Careerbuilder.com reveals the top ways to destroy your resume: Do you know that an employer will spend less than 30 seconds on average when initially reviewing your resume? Do you know that there are certain things on your resume that could instantly kill your chances of being considered?
While presenting your skills and experience in a concise and engaging way is easier said than done, avoiding key resume pitfalls can help you get a leg up on the competition. Here are four reasons why employers aren’t calling you and how to get around them.
1) Your resume sounds cliché. Job seekers tend to use terms that have been historically popular, terms that are part of the typical corporate vernacular – and what can happen when you do that is your resume ends up sounding like everyone else’s.
In a new CareerBuilder study released this week, employers cited the worst terms to use in a resume. Some examples:
• Best of breed
• Think outside of the box
These are all terms don’t really tell the employer anything. Forget the fluff and focus on substance.
2) Your resume is boring. A passive voice, dull word choices or laundry lists of tasks can lull an employer to sleep.
Employers are looking for strong power verbs. Your resume should almost read like a series of headlines to get the employer excited about you as a candidate. “Influential Sales Expert Who Sells $1 million in Products Annually” sounds better than “I sold products for this company”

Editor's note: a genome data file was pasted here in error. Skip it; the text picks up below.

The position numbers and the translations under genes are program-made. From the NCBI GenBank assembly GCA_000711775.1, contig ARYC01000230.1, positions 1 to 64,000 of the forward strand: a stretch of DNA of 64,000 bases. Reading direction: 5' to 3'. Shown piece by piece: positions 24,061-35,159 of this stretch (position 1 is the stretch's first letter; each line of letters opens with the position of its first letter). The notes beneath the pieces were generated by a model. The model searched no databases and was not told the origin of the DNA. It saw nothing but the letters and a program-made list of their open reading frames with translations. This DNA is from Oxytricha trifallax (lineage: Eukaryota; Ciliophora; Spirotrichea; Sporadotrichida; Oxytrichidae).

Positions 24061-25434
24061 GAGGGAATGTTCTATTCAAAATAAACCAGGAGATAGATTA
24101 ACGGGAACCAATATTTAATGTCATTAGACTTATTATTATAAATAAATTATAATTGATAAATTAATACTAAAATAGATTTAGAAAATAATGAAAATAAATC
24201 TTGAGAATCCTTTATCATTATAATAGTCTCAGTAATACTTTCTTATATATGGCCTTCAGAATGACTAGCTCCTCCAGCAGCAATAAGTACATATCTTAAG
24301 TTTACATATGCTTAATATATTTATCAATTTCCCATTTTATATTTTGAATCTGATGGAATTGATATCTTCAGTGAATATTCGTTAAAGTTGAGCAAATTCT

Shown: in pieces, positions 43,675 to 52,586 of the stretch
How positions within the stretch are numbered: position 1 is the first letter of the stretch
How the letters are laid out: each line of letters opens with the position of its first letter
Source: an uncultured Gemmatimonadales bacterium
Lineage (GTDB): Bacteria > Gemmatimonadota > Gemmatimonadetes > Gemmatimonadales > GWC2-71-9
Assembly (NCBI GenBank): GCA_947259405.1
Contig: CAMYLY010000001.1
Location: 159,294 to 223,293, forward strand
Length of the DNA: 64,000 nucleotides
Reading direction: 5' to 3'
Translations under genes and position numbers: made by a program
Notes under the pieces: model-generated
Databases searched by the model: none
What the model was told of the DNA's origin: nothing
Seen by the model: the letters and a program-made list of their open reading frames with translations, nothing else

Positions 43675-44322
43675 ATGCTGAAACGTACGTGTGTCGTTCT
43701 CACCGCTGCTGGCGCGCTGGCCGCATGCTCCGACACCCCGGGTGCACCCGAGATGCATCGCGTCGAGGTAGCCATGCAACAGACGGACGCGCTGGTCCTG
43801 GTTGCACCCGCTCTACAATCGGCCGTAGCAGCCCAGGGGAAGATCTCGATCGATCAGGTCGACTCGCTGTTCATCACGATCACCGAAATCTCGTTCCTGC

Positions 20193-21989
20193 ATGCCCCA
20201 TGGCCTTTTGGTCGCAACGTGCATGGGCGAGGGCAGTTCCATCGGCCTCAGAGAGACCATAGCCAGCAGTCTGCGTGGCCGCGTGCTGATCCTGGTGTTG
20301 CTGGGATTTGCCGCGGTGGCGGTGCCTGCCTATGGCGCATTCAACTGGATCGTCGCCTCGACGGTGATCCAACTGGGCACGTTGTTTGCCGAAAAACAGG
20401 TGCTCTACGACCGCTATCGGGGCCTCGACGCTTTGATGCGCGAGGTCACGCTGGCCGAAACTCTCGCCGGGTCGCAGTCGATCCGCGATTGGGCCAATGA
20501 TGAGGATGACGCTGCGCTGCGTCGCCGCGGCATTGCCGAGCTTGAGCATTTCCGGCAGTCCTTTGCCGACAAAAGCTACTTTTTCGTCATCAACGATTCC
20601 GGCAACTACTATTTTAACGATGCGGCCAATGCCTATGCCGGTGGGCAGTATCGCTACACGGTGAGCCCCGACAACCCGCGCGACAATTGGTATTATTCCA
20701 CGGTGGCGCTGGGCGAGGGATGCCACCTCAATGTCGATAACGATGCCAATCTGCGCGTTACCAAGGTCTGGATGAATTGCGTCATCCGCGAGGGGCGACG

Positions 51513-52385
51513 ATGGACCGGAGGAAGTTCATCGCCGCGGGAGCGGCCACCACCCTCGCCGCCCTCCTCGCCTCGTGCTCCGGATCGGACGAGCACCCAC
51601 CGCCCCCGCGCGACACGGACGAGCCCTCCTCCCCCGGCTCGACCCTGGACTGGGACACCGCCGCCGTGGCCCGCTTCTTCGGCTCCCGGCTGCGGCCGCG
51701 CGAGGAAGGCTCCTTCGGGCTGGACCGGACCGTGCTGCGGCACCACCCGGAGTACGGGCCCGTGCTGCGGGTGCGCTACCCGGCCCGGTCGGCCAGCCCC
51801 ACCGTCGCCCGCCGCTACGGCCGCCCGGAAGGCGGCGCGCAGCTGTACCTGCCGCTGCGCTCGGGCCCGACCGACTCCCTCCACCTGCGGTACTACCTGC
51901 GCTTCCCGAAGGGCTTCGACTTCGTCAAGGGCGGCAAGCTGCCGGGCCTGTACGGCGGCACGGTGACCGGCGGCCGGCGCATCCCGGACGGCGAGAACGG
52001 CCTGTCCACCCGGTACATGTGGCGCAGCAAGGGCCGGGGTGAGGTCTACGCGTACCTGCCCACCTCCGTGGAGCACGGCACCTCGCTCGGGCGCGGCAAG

3) Your resume is one big paragraph. Some job seekers still operate under the assumption that you need to fit your entire resume on one page. Cramming years of experience into one page can result in small margins, illegible type size and a block of text that an employer is not likely to read.
White space is your friend. For experienced workers, employers expect to see a two page resume. Use a clean format that is easy to read – 10 to 12 point font size, traditional fonts, bullets to call out important points.
On the flip side, you don’t want your resume to read like a novel either. Unless you’re a CEO or doctor or academic, you should try to keep your resume to two pages.
4) Your resume is all about you, not them. Some job seekers make the mistake of speaking entirely in the first person, focusing on how the job will benefit them and including personal information that is not relevant to the job.
Your resume needs to be focused on what you can do for the company, not what the company can do for you. If you want to include extracurricular information that helps to show how well-rounded you are as a candidate, that’s ok but be mindful of your choices. Including industry awards, volunteering activities, etc can be helpful. Including the fact that you own five cats may not.